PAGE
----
Love & Orthodontics
Love & Orthodontics
Dr Chris Baker is Past President of the American Orthodontic Society, a pediatric dentist and faculty member of three dental schools. She practices in Abu Dhabi, UAE, and Texas, USA. Dr Chris writes about orthodontics, pediatric dentistry and life.
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A fast train is coming. Doctor, are you dancing on the tracks?

A fast train is coming. Doctor, are you dancing on the tracks?

5/10/2018 6:22:18 AM   |   Comments: 0   |   Views: 38

In pediatric dentistry, these days it is de rigueur, fashionable, in vogue, all the rage, trendsetting, and chic to avoid dental techniques that the child patient and the parent don’t like.  

And, who likes being a restorative dental patient? 

And what parent likes having their child not like something?

So, the result is the trend away from the customary, conventional, standard restorative treatments, and toward “minimally invasive” and even “non-invasive” treatments.  

These fashionable offerings basically ignore the bacterial etiology of dental decay and soft tissue inflammation and infection, with a nod to making it easier, more acceptable to the child, and thus to the parent.  Certainly those of us who treat children have experienced the question, "Johnnie, do you want to have your tooth fixed today? (Variations; “pulled", "pulled out", "numbed", "have a shot," etc.)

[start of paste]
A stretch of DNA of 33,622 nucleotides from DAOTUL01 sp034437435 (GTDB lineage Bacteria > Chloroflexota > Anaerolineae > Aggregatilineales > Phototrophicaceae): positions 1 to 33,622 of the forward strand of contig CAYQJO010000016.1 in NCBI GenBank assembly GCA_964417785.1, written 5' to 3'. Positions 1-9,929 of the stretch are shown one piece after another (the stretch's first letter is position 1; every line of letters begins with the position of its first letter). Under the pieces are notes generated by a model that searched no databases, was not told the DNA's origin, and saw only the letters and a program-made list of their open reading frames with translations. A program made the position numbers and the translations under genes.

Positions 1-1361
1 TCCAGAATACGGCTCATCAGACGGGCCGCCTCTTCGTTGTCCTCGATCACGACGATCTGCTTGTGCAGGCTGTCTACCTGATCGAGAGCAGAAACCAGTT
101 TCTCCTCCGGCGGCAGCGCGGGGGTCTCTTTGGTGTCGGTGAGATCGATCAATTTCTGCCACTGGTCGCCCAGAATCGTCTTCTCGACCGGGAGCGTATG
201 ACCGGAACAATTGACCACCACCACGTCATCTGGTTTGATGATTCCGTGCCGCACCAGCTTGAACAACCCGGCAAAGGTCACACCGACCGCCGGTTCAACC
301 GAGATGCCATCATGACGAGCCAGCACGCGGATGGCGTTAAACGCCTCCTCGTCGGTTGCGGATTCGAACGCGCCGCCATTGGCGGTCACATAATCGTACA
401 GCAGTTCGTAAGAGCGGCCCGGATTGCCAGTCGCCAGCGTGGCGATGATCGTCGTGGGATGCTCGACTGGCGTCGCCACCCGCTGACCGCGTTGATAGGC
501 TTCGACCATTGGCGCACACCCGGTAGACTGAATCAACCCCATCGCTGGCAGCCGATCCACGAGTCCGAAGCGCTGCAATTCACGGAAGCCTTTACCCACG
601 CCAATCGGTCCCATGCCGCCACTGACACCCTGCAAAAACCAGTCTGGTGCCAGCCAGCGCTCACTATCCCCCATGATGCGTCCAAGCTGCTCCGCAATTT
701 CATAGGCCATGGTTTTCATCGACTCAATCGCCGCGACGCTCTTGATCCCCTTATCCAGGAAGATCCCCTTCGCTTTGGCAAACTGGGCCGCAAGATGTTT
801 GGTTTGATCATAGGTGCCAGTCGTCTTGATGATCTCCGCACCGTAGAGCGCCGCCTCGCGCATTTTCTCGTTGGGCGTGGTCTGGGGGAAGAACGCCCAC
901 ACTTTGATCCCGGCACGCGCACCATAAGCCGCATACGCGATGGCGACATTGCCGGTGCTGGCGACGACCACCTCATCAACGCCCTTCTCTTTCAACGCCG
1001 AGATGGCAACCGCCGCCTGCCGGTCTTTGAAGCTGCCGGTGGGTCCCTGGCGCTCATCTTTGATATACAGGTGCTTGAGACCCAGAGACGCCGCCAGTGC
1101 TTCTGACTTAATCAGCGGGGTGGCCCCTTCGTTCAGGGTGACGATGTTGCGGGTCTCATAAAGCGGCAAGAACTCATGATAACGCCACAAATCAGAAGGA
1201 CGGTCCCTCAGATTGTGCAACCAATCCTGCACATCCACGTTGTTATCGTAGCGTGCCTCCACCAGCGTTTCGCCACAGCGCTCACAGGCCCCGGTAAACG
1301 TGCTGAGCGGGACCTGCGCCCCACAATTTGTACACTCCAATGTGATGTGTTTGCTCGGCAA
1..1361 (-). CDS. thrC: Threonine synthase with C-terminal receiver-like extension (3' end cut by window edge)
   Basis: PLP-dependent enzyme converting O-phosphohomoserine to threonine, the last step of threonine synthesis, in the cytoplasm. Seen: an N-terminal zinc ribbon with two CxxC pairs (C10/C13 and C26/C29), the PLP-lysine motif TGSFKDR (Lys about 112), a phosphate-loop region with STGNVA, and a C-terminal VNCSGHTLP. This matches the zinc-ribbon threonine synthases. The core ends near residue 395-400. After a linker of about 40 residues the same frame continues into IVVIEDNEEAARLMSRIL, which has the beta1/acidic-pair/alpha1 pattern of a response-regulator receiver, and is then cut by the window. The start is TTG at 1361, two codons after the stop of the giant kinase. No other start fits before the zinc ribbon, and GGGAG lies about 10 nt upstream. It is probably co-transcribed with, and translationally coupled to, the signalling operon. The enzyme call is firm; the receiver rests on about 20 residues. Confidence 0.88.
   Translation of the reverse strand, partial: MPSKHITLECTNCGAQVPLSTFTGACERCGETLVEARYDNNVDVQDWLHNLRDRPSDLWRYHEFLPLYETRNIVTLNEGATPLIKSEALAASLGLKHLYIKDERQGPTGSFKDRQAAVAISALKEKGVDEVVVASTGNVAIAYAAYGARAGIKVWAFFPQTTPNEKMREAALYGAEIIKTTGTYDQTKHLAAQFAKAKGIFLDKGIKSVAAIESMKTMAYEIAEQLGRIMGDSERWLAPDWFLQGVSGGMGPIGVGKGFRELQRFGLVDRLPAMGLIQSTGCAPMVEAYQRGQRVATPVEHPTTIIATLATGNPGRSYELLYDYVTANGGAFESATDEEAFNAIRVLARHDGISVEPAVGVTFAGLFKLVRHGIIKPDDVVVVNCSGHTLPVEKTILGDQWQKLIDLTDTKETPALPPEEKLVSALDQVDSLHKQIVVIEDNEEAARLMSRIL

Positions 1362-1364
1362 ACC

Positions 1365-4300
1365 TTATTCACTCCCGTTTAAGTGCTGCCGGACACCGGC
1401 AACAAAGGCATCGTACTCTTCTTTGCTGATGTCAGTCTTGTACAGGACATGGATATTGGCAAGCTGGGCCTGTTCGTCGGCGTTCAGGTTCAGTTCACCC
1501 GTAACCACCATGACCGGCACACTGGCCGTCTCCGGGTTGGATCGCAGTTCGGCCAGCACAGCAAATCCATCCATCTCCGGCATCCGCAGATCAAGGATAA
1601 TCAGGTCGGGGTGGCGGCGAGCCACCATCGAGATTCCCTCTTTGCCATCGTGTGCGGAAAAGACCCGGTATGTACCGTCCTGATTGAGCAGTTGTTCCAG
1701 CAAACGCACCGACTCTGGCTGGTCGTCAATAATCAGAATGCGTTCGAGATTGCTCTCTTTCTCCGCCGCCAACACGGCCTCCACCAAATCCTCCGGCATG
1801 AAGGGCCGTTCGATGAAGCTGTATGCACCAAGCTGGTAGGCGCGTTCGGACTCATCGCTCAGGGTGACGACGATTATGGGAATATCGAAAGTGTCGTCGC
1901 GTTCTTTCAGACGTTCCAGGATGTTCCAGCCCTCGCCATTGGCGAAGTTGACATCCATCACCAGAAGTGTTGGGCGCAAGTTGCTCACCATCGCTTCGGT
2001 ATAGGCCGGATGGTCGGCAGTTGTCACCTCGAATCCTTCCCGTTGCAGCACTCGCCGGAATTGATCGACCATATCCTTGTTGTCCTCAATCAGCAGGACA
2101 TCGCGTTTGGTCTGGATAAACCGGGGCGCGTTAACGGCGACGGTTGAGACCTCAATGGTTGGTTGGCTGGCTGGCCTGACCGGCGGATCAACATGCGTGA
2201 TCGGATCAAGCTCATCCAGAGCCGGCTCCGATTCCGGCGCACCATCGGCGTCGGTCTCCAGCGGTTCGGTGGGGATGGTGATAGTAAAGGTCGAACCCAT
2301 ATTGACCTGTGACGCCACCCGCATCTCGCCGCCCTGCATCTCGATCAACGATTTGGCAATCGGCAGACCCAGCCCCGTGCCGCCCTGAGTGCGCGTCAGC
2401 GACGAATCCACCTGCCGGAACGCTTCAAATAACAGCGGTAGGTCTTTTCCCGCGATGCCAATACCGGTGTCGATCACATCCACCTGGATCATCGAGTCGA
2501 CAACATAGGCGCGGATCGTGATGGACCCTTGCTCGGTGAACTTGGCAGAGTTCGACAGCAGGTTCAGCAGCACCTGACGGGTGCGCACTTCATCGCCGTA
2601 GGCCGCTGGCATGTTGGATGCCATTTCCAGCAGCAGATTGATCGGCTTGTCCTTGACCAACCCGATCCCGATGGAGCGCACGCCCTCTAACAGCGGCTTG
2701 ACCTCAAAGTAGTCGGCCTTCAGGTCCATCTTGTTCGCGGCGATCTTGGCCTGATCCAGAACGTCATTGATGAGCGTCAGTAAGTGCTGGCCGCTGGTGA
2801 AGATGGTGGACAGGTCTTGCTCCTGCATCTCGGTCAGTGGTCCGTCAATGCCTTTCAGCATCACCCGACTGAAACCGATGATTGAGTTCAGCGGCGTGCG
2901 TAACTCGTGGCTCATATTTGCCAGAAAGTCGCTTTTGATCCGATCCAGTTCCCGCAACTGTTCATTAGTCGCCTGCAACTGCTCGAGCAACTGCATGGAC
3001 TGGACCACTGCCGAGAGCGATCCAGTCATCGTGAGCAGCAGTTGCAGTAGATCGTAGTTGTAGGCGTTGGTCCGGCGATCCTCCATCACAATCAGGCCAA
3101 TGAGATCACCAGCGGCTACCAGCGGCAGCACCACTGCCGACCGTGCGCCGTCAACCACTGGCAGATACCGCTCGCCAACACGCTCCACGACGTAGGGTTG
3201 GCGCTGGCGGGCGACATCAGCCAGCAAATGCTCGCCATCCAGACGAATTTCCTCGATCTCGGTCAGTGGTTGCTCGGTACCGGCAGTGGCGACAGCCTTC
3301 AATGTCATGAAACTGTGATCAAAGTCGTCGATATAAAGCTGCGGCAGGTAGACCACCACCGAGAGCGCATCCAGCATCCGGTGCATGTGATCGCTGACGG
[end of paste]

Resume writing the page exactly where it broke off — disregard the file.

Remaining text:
What child would not answer, “No”?  We could go into the point that’s why children have parents, to make the difficult decisions that will most benefit their children, but even that point is not the point here.

So, it is becoming de rigueur to treatment plan the more acceptable treatments that do not address the bacterial etiology - hear me - as well - and keep everyone happy.  Even our “evidence base” finds the Hall SSC technique of covering a decayed tooth with an SSC (often without any decay removal) as acceptable. 

So the virulent organisms are locked into the tooth where they can travel through dentinal tubules into the pulpal circulation and into the systemic circulation.  My job is not to judge the research, nor the treatment, but to have you consider - and question - what the sequelae to these directions may be.

"Minimally invasive” techniques include diet counseling and sugar substitutes, sealants, antimicrobial agents and chemotherapeutic approaches, remineralization of early lesions, GIC, fluorides, CPP-ACP, and others.  

Let’s think about out those first.  Have you many parents in your practice who truly take the information to heart and... 
a) change the child’s diet, and 
b) actually use the antimicrobial agents, fluorides, and other chemotherapeutic agents over even a short period of time, and regularly?  It begs the question, “How’s it workin’ for ya?”